Are You An Agatha Christie Fan?

12 Questions
Are You An Agatha Christie Fan?

Agatha Christie is certainly one of the finest novelists of all time. With over 60 novels to her name she certainly is a mistress of crime. Her character Hercule Poirot and Miss Marple are her most renowned characters. Are you her fan of Agatha Christie? Then congratulations, this quiz is for you.

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Questions and Answers
  • 1. 
    Agatha Christie, whom Joan Acocella writes about in The New Yorker this week, is
    • A. 

      A duchess

    • B. 

      A lady

    • C. 

      A dame

    • D. 

      A wench

  • 2. 
    Which of the following is the pseudonym that Christie has used?
    • A. 

      Jane Marple

    • B. 

      Mary Westmacott

    • C. 

      Martine Crackenthorpe

    • D. 

      Lord Windlesham

  • 3. 
    Which actor has not played Christie’s foppish lead detective Hercule Poirot, who, as Acocella describes, “wears pointy patent-leather shoes ill-suited to walking the grounds of the country houses where he must often do his sleuthing” and “deplores the English preference for fresh air, thin women, and tea”?
    • A. 

      Alfred Molina

    • B. 

      Albert Finney

    • C. 

      Jason Alexander

    • D. 

      Patrick Stewart

  • 4. 
    In “Elephants Can Remember,” Poirot notes that his initials are the same as HP Brown sauce, which he calls “such a fine delicacy, a good English creation." Where did HP Brown sauce get its initials?
    • A. 

      Herman Plottsville, in honor of the inventor of the sauce

    • B. 

      Holland Pride, after its founder’s country of origin

    • C. 

      Hot and Pucker, to describe the sauce’s spicy yet sour taste

    • D. 

      The Houses of Parliament, which the founder claimed was serving it

  • 5. 
    Agatha Christie’s “Murder on the Orient Express” was based in part on what real-life murder?
    • A. 

      Elizabeth Short, known as “The Black Dahlia”

    • B. 

      Lizzie Borden’s father

    • C.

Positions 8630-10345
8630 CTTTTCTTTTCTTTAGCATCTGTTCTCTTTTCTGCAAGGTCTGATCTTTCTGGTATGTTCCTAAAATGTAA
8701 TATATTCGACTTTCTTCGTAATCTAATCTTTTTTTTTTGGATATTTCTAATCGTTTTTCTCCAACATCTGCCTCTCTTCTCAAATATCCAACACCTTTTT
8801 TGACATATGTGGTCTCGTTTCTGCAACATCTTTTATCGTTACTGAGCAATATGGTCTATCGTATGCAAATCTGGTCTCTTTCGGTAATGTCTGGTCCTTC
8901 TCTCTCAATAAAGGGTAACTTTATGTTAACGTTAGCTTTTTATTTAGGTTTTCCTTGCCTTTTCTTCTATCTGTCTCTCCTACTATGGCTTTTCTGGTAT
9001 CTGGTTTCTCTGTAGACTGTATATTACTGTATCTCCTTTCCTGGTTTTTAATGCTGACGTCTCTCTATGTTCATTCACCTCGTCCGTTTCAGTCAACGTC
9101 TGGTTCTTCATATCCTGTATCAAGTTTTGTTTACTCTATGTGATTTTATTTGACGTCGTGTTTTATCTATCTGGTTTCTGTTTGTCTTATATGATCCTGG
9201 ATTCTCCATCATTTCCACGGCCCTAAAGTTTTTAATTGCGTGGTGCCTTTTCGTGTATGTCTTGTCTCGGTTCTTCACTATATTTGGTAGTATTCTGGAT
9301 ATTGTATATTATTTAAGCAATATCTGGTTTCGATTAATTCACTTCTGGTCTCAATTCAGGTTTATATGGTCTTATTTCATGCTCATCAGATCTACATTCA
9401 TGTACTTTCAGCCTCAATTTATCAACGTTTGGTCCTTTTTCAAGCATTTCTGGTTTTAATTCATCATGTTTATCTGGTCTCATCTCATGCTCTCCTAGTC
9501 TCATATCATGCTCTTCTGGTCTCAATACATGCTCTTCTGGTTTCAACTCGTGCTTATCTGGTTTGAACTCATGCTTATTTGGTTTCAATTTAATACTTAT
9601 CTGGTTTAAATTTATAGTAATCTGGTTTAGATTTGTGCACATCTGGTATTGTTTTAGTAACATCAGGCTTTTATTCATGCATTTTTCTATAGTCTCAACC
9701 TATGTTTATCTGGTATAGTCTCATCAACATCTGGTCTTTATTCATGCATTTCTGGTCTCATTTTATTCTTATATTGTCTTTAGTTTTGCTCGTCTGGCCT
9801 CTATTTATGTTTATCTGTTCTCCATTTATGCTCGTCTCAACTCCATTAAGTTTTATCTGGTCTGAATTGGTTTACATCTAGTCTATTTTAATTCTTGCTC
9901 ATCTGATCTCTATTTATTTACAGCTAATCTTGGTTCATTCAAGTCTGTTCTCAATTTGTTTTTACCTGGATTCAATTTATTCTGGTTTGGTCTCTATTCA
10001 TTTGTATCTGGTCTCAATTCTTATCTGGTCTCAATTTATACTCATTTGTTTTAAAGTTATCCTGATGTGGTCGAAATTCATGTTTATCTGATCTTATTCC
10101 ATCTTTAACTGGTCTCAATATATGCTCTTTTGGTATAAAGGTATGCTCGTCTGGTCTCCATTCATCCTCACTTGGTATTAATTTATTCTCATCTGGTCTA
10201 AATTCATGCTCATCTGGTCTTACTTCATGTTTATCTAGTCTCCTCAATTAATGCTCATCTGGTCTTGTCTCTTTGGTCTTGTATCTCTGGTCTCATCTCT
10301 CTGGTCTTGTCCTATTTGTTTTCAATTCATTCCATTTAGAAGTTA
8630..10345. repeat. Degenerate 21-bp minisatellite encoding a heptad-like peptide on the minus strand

Charles Lindbergh’s son

    • D. 

      Jack the Ripper’s fourth victim

  • 6. 
    In 1993, the scientist Douglas Erwin used the phrase “Murder on the Orient Express” to describe his model of what?
    • A. 

      Climate change

    • B. 

      A predicted asteroid collision in 2182

    • C. 

      The Permian–Triassic extinction event

    • D. 

      That year’s oil spill in the Persian Gulf

  • 7. 
    Christie’s book “Curtain” topped the New York Times best-seller list for fiction on January 11, 1976, the day before she died. What was in second place?
    • A. 

      “Ragtime,” by E. L. Doctorow

    • B. 

      “Slapstick,” by Kurt Vonnegut

    • C. 

      “1876,” by Gore Vidal

    • D. 

      “Sleeping Murder,” by Agatha Christie

  • 8. 
    Who invented the detective story?
    • A. 

      Charles Dickens

    • B. 

      Edgar Allen Poe

    • C. 

      Raymond Chandler

    • D. 

      Louisa Mae Alcott

  • 9. 
    When Christie disappeared for eleven days in 1926 following her first husband’s request for a divorce, she was finally discovered by whom?
    • A. 

      Her bridge partner at the hotel where she was staying

    • B. 

      Nancy Neele, her husband’s mistress

    • C. 

      A police officer, who served as the model for a character in “4:50 from Paddington”

    • D. 

      The drummer and saxophonist whose shows she was frequenting

  • 10. 
    Christie wrote “The Mousetrap,” which is the longest continually running play in history, as a birthday present for Queen Mary. What was President Obama’s birthday present for Queen Elizabeth II, who turned eighty last year?
    • A. 

      A sonnet that he wrote

    • B. 

      A signed copy of “Dreams of My Father”

    • C. 

      Tickets to “The Lion King” on Broadway

    • D. 

      An iPod

  • 11. 
    In “The Secret Adversary,” Christie’s 1922 book that introduces the detective duo Tommy and Tuppence, what does Tuppence say she thinks about “morning, noon and night!”?
    • A. 

      Justice

    • B. 

      Love

    • C. 

      Money

    • D. 

      Truth

  • 12. 
    Who attacked Agatha Christie and the entire mystery genre in three essays in The New Yorker in the nineteen- forties?
    • A. 

      Edmund Wilson

    • B. 

      E. B. White

    • C. 

      Roald Dahl

    • D. 

      George Orwell